Legacy of the Eurasian steppe nomads

Russian Slavic tribes and culture were much influenced by the Asian nomads in the Russian steppe and the adjoining steppes and deserts. The steppe culture of Russia was shaped in Russia through cross-cultural contact mostly by Tatar-Turkic, Mongolian and Iranian people.[16][17] In addition to ethnicity, also instruments such as the domra, traditional costumes such as kaftan, sarafan and Russia's tea culture were influenced by the culture of nomadic peoples.[18][19]

Historical peoples and nations


Красноковыльная степь в бассейне Кукуйки в Курьинском районе

Steppe south of Siberia, Altai Krai.

Луговая красноковыльная степь около Колыванского озера в Змеиногорском районе

Steppe south of Siberia, Altai Krai.

Horses in Kazakhstan

Steppe in east Kazakhstan, in summer.

Краснокнижные тюльпаны Геснера и Биберштейна, ирисы

Flowering of spring in Rostov oblast, Russia. Tulipa suaveolens and Iris pumila are among the most widespread species in Eurasian steppe.

Khopyor River (Nizhnehopersky Nature Park) 001

Steppe adjacent to the Khopyor River, Volgograd Oblast, Russia.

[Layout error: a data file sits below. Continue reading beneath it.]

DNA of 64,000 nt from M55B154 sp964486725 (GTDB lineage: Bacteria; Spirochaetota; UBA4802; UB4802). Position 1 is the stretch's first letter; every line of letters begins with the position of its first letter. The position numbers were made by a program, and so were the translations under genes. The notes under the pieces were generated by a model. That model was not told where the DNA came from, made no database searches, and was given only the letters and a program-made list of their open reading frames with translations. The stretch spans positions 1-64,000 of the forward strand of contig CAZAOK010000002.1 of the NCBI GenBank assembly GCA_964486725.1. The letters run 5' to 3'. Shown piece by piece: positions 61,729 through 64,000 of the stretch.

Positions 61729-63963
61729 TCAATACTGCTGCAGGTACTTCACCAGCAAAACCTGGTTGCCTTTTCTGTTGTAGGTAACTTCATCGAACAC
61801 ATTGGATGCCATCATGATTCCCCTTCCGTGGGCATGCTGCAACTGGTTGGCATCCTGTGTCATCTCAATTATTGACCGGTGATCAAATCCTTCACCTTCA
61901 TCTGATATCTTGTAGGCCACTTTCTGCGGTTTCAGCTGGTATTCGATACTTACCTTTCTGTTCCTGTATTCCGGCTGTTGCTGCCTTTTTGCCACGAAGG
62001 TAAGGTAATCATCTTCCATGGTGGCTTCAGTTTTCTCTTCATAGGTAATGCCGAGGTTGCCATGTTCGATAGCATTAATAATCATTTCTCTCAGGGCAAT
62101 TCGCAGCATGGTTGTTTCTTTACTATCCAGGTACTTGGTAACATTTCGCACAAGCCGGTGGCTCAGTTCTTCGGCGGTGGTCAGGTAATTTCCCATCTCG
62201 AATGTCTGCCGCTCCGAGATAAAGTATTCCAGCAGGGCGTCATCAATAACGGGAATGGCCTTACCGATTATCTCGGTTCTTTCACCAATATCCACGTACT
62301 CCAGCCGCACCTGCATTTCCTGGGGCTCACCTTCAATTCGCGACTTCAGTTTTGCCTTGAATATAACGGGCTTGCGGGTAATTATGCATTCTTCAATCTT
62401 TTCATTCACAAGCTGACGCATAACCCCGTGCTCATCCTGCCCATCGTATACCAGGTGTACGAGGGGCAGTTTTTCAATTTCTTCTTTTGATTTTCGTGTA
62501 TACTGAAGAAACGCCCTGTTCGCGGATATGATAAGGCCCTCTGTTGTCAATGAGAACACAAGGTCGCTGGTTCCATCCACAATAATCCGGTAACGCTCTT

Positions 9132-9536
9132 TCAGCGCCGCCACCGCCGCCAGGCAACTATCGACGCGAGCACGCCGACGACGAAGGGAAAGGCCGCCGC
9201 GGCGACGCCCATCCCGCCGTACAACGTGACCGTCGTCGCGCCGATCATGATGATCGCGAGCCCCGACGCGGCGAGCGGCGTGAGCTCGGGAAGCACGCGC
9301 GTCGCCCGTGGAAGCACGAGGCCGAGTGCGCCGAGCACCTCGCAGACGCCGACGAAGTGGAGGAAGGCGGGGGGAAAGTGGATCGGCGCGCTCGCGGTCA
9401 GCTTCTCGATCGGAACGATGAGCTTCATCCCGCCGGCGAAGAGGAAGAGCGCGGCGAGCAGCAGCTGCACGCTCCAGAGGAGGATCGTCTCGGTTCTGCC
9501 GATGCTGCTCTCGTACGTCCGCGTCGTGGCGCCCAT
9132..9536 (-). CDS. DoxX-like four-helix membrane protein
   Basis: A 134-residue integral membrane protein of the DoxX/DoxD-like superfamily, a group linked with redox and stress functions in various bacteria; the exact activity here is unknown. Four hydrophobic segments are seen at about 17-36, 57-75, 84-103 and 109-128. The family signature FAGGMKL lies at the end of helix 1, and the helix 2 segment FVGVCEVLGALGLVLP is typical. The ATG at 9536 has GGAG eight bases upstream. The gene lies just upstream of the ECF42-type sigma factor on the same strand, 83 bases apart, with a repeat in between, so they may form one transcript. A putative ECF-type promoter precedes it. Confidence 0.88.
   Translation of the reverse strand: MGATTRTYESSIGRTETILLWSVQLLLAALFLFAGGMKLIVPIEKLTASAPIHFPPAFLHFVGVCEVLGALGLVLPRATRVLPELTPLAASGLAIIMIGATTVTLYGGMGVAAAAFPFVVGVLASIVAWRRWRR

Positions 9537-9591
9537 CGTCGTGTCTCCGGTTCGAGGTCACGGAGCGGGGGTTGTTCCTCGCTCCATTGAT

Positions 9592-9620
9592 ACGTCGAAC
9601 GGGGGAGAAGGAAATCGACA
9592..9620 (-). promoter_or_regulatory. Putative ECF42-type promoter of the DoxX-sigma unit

Natural Park Donskoy 001

Steppe on calcareous plate adjacent to the Khopyor River, Volgograd Oblast, Russia.

Скала Дракон

Eastern Steppe south of Siberia, Zabaykalsky Krai.

Ishenbek surveys the rolling expanse of the high steppe. (3968890120)

Kyrgyz Steppe.

See also


  1. ^ Canada's vegetation: a world perspective – Geoffrey A. J. Scott – Google Knihy. Archived from the original on 2013-10-29. Retrieved 2012-02-09.
  2. ^ "Equus ferus ssp. przewalskii (Asian Wild Horse, Mongolian Wild Horse, Przewalski's Horse)". Archived from the original on 2016-08-15.
  3. ^ "Saiga tatarica (Mongolian Saiga, Saiga, Saiga Antelope)". Archived from the original on 2018-01-07.
  4. ^ "Procapra gutturosa (Dzeren, Mongolian Gazelle)". Archived from the original on 2012-11-13.
  5. ^ "Gazella subgutturosa (Goitered Gazelle)".
  6. ^ "Camelus ferus (Bactrian Camel, Two-humped Camel, Wild Bactrian Camel)". Archived from the original on 2012-12-10.